Coping with infertility isn’t just a physical issue. It can affect every aspect of your life. It can impact your relationship, your self-esteem, your mental health, your finances and even your friendships, especially if your friends are pregnant or conceiving without issue. Feelings of jealousy or depression are natural but can be overwhelming at times.
For those who have been diagnosed with infertility, it comes as no surprise that this medical condition is often likened to Kubler-Ross’s stages of death and dying which includes isolation, changes in social status, and loss of a dream. Adding insult to injury, couples who don’t have children are often judged, stigmatized or asked often why they don’t have children yet making coping with infertility that much more difficult.
Coping with Infertility Can Reduce Stress
Finding ways to minimize stress both on your own and with your partner while pursuing treatment can help tremendously. This doesn’t mean you should, “Just relax!” as people will often suggest. In fact, a new study co-authored by Marci Lobel, PhD, Professor of Psychology and Jennifer Nicoloro Santa Barbara, MSW, MA, and colleagues at Stony Brook University, the study results are published in Social Science and Medicine reveals evidence that a woman’s emotional state does not have a strong connection with the success of infertility treatment. Investing in ways to cope with infertility is more for your own sanity, happiness and well-being as you and your partner go through treatment.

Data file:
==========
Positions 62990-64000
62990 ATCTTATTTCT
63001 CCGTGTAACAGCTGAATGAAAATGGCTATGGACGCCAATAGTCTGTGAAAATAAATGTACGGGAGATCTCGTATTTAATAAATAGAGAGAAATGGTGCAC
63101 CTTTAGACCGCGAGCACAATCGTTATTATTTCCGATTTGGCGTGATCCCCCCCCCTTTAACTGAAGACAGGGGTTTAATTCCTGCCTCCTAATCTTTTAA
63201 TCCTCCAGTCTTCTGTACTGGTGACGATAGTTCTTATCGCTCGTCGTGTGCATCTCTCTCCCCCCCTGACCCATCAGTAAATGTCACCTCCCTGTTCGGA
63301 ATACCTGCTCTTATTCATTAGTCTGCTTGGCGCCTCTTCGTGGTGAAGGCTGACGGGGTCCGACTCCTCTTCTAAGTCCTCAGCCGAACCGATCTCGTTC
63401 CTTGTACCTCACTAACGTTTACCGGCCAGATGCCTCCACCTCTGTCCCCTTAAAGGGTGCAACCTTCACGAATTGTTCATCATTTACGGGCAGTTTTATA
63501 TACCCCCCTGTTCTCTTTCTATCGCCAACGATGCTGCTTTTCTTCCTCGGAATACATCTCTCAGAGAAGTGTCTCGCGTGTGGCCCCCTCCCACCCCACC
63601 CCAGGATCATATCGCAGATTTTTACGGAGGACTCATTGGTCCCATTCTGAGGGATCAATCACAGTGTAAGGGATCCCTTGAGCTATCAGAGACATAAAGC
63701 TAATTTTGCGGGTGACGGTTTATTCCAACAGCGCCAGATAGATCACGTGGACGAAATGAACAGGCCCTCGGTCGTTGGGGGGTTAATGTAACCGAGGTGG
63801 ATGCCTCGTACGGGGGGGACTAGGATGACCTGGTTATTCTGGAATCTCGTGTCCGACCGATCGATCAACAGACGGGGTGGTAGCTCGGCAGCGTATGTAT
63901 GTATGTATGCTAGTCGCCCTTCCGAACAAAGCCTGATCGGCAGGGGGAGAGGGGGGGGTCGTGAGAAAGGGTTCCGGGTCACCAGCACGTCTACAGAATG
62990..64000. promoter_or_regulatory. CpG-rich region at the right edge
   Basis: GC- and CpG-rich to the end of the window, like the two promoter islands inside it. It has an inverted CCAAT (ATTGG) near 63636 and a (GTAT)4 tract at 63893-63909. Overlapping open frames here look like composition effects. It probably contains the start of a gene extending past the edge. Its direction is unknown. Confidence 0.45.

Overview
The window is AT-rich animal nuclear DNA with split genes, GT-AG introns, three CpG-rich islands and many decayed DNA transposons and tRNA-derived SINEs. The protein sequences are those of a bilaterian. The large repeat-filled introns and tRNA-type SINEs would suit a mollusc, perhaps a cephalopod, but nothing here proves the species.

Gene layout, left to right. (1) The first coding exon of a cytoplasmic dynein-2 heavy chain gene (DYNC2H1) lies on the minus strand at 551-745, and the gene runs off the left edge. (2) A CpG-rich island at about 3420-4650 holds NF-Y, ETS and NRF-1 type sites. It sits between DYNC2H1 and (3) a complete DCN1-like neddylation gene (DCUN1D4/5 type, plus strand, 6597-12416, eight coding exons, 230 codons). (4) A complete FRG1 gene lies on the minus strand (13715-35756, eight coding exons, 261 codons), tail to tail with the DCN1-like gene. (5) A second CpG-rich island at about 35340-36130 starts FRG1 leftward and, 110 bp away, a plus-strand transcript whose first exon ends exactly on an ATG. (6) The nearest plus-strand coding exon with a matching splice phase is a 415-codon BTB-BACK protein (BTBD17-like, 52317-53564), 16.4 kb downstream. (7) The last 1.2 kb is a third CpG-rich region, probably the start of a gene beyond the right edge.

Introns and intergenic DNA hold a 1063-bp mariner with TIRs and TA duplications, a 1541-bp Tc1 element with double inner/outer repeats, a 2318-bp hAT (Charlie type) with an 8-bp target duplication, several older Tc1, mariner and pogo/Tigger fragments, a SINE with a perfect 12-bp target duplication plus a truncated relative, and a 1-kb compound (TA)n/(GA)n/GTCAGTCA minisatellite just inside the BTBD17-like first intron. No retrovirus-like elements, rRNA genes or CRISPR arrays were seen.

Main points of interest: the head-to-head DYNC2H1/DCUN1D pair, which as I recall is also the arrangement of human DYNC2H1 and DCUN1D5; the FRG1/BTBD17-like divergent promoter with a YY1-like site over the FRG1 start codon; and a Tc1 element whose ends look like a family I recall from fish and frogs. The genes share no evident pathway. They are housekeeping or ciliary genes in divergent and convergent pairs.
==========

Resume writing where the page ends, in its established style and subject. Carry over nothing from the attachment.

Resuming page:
Find Your People
The goal of stress reduction and looking for strategies is to minimize, not eliminate stress. You can’t “cure” infertility but you can find things that may make you feel better about your infertility journey. For some, that may entail seeing a therapist, couples counselor, a local support group, or even all three. Having an objective party (in the case of a therapist or counselor) help you talk out your feelings, sort them through and find productive ways to communicate with your partner can be immensely insightful in coping with infertility. Support groups are not for everyone, but for some people, being surrounded by people who truly understand and relate to exactly you’re going through can be immeasurable. There are also a number of online support groups that you can participate in if you prefer.
Educate and Advocate for Yourself
When you can’t get pregnant and you’re unsure of how long this journey will last or how it will end, finding ways to have sense of control can help with coping with infertility. That’s why taking an active role in your care and educating yourself about all of your options when it comes to IVF and talking about them with your doctor can be empowering. Preimplantation genetic testing for aneuploidy (PGT-A or formerly called PGS), freeze-all cycles, Endometrial Receptivity Analysis (ERA) and single embryo transfer are just a few of the options that may be available to you and benefit you in your journey. It’s your journey, and it’s okay for you to be proactive with your medical care!
Coping with Infertility Through Mind and Body Options
Another approach to coping with infertility is to explore mind and body options. It can range from seeking out acupuncture, mind-body groups, yoga classes or massage therapy or if you prefer to rely on your own private time. There are also options such as journaling, listening to music, self-help books, walking, hiking, meditation, or visualization.
The goal is to find what works for YOU and your partner. If you can manage just a few minutes a day dedicated to coping with your infertility, it may significantly reduce stress, decrease some of those negative feelings and give you back some sense of control.